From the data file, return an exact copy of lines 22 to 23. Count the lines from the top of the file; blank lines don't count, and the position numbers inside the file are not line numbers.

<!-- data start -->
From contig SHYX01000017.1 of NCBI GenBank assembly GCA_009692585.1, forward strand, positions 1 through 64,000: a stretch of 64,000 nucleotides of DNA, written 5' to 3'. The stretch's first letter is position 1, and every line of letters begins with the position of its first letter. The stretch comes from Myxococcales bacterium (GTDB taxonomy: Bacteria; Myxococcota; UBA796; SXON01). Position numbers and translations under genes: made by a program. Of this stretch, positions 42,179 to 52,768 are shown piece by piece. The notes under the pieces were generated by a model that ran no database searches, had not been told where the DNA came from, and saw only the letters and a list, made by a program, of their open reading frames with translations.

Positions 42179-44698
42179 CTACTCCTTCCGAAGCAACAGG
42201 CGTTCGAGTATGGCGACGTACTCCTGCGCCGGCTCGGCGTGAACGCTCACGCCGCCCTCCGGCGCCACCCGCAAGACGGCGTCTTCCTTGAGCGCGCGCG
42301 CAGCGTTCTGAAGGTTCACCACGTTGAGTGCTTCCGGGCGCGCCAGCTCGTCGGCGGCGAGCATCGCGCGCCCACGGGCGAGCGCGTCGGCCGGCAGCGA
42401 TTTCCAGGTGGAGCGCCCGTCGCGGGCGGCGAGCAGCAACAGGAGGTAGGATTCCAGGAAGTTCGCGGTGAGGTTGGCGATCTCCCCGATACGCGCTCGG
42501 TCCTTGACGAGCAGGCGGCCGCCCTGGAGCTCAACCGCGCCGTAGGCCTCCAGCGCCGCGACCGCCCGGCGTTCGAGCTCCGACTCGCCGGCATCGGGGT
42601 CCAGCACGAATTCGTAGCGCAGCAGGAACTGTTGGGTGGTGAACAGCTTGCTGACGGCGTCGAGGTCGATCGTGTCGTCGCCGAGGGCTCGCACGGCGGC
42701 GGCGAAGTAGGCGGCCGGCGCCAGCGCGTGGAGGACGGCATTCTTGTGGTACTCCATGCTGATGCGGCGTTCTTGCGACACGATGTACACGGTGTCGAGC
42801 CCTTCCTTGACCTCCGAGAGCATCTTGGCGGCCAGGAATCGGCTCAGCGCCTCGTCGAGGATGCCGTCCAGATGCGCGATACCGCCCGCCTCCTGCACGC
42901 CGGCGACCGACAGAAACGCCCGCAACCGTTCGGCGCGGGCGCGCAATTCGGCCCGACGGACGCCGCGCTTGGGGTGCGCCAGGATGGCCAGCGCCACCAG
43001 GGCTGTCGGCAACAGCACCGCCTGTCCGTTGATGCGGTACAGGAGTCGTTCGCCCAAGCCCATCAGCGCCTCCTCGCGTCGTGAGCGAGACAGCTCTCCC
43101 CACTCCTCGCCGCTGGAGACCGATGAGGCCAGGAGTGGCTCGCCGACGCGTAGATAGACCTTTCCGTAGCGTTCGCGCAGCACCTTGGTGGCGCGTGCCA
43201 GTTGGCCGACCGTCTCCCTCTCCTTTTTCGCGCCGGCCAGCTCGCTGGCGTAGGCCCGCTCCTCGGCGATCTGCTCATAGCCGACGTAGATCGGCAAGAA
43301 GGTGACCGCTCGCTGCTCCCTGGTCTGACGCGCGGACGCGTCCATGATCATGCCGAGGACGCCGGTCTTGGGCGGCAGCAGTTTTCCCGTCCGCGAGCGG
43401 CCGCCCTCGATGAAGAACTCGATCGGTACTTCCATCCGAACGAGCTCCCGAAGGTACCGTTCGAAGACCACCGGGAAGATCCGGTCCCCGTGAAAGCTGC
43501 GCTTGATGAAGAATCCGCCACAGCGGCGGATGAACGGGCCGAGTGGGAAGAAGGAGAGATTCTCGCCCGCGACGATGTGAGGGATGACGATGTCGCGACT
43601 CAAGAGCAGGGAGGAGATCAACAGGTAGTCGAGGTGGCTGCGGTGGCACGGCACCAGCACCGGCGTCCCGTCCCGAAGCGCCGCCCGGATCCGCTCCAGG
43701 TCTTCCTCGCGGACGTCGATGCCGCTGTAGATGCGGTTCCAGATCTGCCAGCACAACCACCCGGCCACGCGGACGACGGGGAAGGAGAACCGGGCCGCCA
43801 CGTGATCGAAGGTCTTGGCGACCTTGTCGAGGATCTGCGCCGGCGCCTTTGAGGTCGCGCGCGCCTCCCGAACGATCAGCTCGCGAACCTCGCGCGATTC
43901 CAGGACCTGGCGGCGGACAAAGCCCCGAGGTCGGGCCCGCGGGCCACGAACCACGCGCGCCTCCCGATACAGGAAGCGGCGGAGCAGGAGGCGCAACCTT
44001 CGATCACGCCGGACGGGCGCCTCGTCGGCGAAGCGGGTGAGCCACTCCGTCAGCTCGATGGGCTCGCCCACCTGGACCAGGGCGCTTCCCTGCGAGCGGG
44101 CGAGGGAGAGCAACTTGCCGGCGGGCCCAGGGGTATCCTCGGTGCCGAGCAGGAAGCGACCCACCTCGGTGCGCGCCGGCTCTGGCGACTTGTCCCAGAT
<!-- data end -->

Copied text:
44001 CGATCACGCCGGACGGGCGCCTCGTCGGCGAAGCGGGTGAGCCACTCCGTCAGCTCGATGGGCTCGCCCACCTGGACCAGGGCGCTTCCCTGCGAGCGGG
44101 CGAGGGAGAGCAACTTGCCGGCGGGCCCAGGGGTATCCTCGGTGCCGAGCAGGAAGCGACCCACCTCGGTGCGCGCCGGCTCTGGCGACTTGTCCCAGAT